The Mariinsky Theatre’s Swan Lake at the Zellerbach Hall (Berkeley) has proved a major success.
Lauren Gallagher, columnist for The Examiner, wrote that “Russians just do some things best – like synchronizing swans... ... When the swans hit the stage en masse, arms, arabesques and tilted heads move together like a well-oiled machine, creating a powerful spectacle.
(Ekaterina Kondaurova’s) musicality (as Odette-Odile) was almost supernatural, her body responding to Tchaikovsky’s score with heartfelt precision, her back arching into a seemingly infinite curve.”
The critic also commented separately on the Mariinsky Orchestra: “Though Swan Lake would benefit from being staged in a larger space, the Mariinsky Orchestra playing Tchaikovsky's iconic score to rousing, subliminal heights made up for Zellerbach’s cramped atmosphere.”
Ann Murphy, dance critic for Mercury News, praised the Mariinsky Theatre’s corps de ballet in her article: “What the impeccable symmetry of white tutu-clad swans moving in heart-stopping alignment can give us is the imprisoned heart, smouldering passion, and looming heartbreak. This tension between orderly society and the obedient but disordered heart is the secret to Swan’s iconic power, and no contemporary American ballet company can match the flock like unison that the Mariinsky dancers achieve.”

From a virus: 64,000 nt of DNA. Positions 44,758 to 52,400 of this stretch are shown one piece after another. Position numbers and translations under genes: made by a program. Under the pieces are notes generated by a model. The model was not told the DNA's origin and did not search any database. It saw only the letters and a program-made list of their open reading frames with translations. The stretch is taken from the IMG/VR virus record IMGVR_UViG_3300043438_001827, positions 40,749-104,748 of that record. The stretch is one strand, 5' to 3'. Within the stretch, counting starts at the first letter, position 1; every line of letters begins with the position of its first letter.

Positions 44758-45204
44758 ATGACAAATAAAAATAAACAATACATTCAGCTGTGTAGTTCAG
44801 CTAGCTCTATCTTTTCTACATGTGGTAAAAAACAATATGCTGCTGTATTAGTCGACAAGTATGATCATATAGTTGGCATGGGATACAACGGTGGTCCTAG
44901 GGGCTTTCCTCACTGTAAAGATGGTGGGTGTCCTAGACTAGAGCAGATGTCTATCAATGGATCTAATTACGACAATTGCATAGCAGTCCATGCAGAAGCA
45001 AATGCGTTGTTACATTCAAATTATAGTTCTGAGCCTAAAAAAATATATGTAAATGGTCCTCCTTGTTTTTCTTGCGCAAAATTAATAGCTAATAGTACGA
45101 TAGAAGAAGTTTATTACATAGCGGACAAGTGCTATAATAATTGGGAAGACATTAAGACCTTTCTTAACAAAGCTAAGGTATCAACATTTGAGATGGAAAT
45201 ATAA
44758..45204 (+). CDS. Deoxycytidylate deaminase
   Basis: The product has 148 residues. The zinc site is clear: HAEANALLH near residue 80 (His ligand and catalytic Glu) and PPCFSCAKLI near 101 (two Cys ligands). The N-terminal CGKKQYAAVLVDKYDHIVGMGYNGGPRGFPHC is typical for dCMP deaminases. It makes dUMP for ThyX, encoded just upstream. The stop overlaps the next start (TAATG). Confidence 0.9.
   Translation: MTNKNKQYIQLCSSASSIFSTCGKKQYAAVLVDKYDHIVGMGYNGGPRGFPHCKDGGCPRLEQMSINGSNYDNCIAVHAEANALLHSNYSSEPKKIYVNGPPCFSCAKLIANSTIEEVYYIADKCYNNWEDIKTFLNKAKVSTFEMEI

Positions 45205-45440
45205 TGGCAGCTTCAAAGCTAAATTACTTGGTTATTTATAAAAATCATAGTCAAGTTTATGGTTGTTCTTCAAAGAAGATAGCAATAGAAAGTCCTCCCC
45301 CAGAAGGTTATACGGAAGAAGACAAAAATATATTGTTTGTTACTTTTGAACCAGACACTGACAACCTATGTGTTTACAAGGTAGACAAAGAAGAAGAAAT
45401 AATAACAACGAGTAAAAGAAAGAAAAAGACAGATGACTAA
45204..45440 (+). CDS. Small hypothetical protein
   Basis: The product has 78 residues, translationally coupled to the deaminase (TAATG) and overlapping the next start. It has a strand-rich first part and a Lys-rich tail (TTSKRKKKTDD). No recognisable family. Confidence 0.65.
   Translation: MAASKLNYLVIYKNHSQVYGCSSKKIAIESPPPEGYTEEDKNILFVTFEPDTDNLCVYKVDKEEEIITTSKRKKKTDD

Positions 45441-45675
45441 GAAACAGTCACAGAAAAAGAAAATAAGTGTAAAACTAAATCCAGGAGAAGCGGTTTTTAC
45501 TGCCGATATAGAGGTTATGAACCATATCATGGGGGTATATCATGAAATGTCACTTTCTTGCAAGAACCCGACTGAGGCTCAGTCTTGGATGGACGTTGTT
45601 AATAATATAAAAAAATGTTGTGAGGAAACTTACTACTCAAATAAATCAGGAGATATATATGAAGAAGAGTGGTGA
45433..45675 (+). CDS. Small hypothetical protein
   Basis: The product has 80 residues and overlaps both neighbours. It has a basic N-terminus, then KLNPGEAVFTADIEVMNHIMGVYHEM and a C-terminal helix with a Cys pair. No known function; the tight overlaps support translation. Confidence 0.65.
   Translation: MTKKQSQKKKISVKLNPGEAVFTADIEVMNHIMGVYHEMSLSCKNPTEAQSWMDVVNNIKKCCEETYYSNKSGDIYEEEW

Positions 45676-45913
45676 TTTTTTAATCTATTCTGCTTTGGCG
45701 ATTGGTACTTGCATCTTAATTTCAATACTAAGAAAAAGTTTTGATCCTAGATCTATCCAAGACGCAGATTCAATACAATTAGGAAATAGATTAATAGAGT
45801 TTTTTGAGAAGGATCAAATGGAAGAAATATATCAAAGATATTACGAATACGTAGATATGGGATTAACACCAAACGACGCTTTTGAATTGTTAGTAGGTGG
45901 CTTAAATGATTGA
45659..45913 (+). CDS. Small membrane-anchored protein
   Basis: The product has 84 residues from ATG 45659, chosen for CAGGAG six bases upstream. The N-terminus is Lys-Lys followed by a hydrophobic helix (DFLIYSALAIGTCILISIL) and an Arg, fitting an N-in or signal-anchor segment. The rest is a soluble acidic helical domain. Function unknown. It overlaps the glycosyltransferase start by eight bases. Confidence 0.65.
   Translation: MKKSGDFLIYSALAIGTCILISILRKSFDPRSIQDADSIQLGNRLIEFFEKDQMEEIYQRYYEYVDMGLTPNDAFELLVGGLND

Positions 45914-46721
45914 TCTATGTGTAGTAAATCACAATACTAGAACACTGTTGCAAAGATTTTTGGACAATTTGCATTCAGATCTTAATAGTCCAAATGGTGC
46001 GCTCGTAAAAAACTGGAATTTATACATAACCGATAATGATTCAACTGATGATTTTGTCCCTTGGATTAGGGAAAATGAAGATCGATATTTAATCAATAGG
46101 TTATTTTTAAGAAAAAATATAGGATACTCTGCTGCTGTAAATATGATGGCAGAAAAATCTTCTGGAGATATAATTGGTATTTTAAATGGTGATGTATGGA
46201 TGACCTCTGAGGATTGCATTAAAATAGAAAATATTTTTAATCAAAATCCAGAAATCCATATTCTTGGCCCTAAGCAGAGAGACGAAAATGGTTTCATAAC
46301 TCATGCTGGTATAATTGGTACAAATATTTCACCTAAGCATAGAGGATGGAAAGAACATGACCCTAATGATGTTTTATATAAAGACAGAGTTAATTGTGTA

Allan Ulrich, dance correspondent of the San Francisco Chronicle, wrote on 11 October of his impressions of the performance and the cast: “But this was more than a matter of rote precision: these 24 young women posing and constantly reforming in striking patterns embodied the ideal that has set the Mariinsky apart from other companies... That sharpness of attack dominates the production. It is there in the danse des coupes at Siegfried’s birthday, in the national diversions in Act 3 and in the intricate mix of black and white swans in the finale...
That’s the upside of a luminous dance tradition. One can question many details in this Swan Lake production, but even the disputable elements are dispatched with consummate verve and confidence.
Wednesday, Ekaterina Kondaurova introduced herself to Bay Area balletomanes. Kondaurova’s magnificent extension, moulded instep and port de bras conspired to give us an almost heroic Odette, defiant, yet free of sentimentality. Her fierce Odile adds up to a series of non-stop thrills, down to the iconic fouetté sequence.
Siegfried, Danila Korsuntsev, is, I am informed, 38, but he looks half the age, interprets the character as a sexual naif, hoists Kondaurova with one hand and leaps with the best of them.”
The Mariinsky Ballet’s American tour continues in Washington, where from 16 to 21 October the Kennedy Center will host seven performances of Sergei Prokofiev’s Cinderella with choreography by Alexei Ratmansky.